Off Brand

Why Subscription Businesses Need To Let Their Users Quit

Instead of intentionally hiding the ‘unsubscribe’ button, let customers leave gracefully. They might just come back.

Rob Walker
Marker
Published in
6 min readNov 7, 2019

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Illustration: Tom Guilmard

NoNo one loves a quitter. I don’t (just) mean that in the sense of a high school coach shaming anyone who walks away from the team. I’m referring to the moment a consumer quits a subscription-based business or service — one of the hottest business models of the moment, from giants like Spotify to box-merchant startups like Stitch Fix, to yes, us (as in, Medium).

Such enterprises, particularly newer ones, naturally focus on signups, easy onboarding, and racking up impressive numbers of new customers on a monthly or quarterly basis.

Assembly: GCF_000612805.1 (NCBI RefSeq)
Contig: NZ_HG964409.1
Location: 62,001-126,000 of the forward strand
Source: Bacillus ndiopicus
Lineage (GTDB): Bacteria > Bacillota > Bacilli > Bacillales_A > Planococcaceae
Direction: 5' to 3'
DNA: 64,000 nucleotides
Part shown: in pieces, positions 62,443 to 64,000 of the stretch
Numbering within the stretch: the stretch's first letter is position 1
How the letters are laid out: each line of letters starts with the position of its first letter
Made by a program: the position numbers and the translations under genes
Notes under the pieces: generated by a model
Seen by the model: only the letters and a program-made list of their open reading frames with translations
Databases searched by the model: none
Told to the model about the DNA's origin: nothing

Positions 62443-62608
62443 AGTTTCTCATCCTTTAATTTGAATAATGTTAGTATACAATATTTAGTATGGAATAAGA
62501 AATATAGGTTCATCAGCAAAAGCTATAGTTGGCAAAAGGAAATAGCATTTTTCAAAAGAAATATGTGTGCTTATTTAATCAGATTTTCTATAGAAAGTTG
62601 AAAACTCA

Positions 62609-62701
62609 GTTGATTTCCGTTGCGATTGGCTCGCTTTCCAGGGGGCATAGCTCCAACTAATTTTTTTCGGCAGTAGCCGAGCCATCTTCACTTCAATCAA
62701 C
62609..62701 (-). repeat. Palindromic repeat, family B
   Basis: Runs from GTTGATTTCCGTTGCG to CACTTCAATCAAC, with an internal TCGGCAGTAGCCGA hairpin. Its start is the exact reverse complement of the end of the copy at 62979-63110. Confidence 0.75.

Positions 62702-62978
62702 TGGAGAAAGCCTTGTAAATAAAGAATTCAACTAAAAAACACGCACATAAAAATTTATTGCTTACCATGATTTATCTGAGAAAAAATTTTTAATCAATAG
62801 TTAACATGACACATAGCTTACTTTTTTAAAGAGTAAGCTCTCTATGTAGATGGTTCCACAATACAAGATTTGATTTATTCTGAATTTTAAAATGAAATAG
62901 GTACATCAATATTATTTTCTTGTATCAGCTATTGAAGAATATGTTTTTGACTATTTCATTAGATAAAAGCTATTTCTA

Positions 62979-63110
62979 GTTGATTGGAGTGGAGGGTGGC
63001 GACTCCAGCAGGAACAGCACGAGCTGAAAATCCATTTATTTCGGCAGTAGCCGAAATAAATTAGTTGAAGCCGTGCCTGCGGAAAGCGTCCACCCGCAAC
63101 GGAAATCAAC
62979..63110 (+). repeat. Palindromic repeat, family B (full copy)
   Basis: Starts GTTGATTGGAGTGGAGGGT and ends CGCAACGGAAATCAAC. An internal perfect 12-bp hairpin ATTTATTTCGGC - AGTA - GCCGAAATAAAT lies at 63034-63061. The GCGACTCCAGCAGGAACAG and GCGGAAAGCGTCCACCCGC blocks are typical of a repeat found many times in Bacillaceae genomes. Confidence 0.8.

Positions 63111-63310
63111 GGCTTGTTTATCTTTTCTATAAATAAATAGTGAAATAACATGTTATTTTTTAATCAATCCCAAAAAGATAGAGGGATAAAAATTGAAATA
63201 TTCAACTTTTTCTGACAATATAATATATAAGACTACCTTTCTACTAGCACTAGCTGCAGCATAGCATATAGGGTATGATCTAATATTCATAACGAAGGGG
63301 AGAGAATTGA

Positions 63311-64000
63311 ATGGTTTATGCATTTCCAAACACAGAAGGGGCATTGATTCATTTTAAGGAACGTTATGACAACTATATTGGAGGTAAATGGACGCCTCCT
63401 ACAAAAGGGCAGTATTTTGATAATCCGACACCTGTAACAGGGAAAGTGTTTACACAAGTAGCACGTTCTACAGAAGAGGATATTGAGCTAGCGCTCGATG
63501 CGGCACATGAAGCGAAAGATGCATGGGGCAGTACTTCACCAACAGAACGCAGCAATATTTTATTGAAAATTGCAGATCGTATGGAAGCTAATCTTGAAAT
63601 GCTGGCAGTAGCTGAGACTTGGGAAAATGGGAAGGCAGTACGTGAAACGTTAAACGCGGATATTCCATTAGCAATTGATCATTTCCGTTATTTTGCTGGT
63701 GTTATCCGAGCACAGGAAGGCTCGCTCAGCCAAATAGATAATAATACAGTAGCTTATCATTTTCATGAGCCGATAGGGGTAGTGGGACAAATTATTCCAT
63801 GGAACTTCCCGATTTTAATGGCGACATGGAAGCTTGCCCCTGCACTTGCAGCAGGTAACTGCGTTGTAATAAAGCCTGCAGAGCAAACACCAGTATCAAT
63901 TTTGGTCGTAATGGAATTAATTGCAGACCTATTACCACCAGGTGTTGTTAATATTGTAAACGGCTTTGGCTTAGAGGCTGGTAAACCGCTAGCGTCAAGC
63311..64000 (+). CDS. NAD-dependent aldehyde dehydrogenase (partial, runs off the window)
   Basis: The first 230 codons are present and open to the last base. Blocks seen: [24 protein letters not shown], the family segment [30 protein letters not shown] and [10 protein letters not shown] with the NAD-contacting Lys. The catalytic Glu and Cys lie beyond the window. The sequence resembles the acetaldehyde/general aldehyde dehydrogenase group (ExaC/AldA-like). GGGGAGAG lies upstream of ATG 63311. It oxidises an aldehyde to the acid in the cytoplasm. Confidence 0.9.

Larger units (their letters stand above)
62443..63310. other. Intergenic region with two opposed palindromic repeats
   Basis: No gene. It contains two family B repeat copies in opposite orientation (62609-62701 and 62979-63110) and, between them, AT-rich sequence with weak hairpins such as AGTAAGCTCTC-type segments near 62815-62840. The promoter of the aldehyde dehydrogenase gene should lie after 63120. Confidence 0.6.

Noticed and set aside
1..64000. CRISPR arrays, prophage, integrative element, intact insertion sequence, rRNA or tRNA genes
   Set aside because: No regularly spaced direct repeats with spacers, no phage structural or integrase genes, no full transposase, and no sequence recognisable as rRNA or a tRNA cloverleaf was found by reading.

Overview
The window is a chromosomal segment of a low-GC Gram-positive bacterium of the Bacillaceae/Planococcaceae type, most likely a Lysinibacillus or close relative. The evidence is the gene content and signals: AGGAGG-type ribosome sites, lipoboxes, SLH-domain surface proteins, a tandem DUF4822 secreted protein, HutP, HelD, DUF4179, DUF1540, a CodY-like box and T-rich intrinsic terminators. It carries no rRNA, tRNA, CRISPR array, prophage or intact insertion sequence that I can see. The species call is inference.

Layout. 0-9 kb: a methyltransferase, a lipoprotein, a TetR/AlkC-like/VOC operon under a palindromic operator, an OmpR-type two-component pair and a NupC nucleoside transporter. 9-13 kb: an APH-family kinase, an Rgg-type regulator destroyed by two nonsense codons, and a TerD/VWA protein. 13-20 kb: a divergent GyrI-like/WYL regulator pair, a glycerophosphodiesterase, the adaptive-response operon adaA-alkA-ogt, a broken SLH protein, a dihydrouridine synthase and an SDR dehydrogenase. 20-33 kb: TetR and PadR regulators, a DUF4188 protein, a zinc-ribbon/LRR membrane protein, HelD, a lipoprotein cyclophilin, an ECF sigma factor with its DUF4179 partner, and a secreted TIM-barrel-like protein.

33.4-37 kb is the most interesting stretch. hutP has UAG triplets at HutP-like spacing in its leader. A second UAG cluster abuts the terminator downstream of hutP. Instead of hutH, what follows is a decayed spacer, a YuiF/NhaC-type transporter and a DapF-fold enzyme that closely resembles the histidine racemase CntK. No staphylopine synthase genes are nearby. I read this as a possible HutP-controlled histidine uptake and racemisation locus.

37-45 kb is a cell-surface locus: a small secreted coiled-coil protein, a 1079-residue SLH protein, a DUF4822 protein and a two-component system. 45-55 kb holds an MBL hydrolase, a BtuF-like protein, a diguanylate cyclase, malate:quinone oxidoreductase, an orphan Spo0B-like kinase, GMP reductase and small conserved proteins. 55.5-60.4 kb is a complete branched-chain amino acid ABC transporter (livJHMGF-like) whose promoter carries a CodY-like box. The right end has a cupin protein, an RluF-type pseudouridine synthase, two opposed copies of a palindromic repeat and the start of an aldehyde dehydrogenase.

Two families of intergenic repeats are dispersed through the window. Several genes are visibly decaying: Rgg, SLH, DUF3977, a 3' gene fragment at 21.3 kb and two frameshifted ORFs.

To the extent such companies think about offboarding, the strategy often boils down to intentionally orchestrated friction. If you’ve ever gone through, for example, the maddening process of dumping your cable provider — “Yes, you’ve mentioned the bundles” — you know exactly what I mean. But really, if you’ve ever broken up with any such business, you know that quitters get little respect. When it’s not an annoying process, it’s usually an indifferent one. And after all, why should a company bother to design for ex-customers?

But more and more, it’s becoming apparent that it’s time to give quitters more respect. After all, it’s widely recognized that, as KPMG put it in a 2017 report on software-as-service businesses, “churn” is a “must track metric” for subscription-based businesses. If such services put as much thought into designing the quit process as they do to the process of customer courtship, they might just be able to only measure churn — but actually understand it.

But many companies (especially startups) still seem to think that if it’s too easy to cancel, more people will cancel — period. At least that’s the experience of Guy Marion, chief executive and co-founder of a startup called Brightback, which specializes in customer-retention software systems — with a specific emphasis on creating more thoughtful quit processes.

So Marion has a bias here — but he also has a point. He notes instances where companies (note: not his clients) have…

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